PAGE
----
While many would applaud this action it appears to be cumbersome for the island nation as it vies for an independent and secure place in the 20th Century Pacific. While most are proud of their status as an independent nation many agree that the quality of life in the towns has dropped since independence in 1980.

Education and medical care are of prime concern, before independence, these services were provided by the government. Now, with the economic situation of the islands, the quality of such services is wanting. And as if to add insult to injury, residents must now pay for these services.

Islanders living on the outer islands and in the bus live basically at subsistence level. Most of the islands have a central “town” or business district but few have much more than a few buildings, and an elementary school. They make their living selling copra and growing their own vegetables that they sometimes sell in island markets. Although coffee and cocoa plantations are being developed, the average islander still only deals in copra.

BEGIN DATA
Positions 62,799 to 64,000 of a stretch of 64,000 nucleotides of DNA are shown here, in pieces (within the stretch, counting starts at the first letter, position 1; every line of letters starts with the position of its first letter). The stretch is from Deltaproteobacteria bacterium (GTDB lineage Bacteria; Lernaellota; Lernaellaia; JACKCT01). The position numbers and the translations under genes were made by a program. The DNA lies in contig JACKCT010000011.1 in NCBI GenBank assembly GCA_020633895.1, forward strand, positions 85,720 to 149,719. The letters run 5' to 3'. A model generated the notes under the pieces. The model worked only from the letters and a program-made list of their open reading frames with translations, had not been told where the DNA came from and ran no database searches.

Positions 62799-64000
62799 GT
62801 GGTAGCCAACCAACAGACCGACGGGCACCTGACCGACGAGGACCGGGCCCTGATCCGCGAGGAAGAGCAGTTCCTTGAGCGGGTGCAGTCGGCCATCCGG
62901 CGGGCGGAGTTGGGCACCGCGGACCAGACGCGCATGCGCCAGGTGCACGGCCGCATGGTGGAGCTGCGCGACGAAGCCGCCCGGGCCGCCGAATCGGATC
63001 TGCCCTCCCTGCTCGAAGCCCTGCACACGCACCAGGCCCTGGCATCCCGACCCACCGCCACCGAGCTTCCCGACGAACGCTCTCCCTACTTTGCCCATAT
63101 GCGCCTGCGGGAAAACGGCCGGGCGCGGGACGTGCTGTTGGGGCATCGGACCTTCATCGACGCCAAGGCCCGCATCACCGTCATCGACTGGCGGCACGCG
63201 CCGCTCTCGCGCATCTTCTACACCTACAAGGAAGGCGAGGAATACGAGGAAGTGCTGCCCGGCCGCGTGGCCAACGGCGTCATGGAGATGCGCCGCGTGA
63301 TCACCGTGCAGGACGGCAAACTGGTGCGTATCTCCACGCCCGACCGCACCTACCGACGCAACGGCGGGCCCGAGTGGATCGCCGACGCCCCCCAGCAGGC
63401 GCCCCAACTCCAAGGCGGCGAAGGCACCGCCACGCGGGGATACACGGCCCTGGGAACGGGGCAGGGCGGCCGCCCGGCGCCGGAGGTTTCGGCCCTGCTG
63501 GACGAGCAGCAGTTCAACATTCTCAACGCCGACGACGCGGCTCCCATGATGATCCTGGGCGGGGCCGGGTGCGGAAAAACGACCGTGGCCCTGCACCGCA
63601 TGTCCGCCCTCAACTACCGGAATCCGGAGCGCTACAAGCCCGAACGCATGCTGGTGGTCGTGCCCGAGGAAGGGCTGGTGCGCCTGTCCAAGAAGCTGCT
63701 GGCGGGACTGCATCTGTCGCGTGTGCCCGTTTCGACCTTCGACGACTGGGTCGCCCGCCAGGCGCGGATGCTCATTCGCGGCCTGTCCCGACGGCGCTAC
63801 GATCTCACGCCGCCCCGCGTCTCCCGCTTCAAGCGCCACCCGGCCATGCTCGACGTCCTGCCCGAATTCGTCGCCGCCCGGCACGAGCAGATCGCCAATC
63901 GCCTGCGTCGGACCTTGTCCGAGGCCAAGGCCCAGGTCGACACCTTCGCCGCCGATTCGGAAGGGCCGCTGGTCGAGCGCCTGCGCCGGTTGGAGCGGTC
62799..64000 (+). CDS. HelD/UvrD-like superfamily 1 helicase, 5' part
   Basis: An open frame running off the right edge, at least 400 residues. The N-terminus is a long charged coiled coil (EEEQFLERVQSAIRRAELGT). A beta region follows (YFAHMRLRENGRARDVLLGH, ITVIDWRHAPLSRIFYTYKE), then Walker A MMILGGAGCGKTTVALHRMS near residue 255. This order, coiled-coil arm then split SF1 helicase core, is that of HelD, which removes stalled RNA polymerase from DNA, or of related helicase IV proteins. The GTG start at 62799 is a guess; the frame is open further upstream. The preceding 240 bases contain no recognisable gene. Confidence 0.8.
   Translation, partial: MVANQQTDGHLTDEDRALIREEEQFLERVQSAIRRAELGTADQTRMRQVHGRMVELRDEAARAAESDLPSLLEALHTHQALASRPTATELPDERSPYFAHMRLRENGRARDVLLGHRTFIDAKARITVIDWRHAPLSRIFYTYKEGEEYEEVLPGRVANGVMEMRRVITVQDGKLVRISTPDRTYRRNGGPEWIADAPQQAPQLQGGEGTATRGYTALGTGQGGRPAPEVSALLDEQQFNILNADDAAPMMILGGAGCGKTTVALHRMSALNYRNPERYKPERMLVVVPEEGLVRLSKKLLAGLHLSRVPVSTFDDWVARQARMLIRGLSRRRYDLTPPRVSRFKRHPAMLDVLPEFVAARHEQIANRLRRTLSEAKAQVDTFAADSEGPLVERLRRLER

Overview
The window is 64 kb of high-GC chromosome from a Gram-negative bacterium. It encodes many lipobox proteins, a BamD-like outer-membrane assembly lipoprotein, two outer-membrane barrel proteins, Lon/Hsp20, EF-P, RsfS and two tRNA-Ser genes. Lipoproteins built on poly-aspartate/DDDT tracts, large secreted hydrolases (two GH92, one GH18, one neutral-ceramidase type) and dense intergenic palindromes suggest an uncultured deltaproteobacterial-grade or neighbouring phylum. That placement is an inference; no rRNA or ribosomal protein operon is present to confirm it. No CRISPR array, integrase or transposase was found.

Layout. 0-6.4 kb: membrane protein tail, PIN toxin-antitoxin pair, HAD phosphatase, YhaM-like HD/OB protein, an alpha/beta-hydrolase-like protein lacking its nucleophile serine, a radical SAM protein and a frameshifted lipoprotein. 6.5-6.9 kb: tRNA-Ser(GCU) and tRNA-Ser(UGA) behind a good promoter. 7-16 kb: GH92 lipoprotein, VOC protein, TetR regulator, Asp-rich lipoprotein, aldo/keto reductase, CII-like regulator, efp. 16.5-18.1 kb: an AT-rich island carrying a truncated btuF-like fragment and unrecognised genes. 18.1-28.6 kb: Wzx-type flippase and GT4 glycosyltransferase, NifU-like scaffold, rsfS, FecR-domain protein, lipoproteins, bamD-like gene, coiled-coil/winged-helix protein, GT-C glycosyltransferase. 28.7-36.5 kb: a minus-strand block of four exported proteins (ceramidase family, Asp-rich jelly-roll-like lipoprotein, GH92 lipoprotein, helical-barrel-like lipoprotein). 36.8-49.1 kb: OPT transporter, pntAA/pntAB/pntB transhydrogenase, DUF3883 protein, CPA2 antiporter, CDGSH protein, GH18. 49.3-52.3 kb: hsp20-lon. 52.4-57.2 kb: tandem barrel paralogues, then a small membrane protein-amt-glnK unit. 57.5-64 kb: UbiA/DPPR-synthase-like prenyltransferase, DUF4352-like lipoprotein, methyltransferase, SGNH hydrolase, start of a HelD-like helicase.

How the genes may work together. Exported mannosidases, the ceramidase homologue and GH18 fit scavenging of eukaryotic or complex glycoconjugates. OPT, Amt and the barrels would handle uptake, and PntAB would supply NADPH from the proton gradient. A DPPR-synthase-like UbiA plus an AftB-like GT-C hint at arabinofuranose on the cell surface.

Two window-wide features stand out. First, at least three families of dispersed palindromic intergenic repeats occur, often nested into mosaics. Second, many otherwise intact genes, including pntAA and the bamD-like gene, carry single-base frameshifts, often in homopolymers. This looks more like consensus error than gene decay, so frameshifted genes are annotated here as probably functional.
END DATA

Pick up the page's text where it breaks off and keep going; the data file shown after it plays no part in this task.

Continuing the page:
The islands are lush and fertile and make living easy. The islanders grow enough food to live comfortably, but what about the future of the nation? Where will the young leaders come from if the average islander cannot afford to educate his children beyond the 6th grade?

Some have voiced the opinion that it is intentional, that the current leaders want to ensure that their heirs will inherit the leadership of the nation. The elite of Vanuatu, about 20% of the population, currently send their children elsewhere for their education. That certainly doesn’t express confidence in the system. Intentional or not, it is still a problem for the fledging nation, a problem if not remedied, with dire consequences.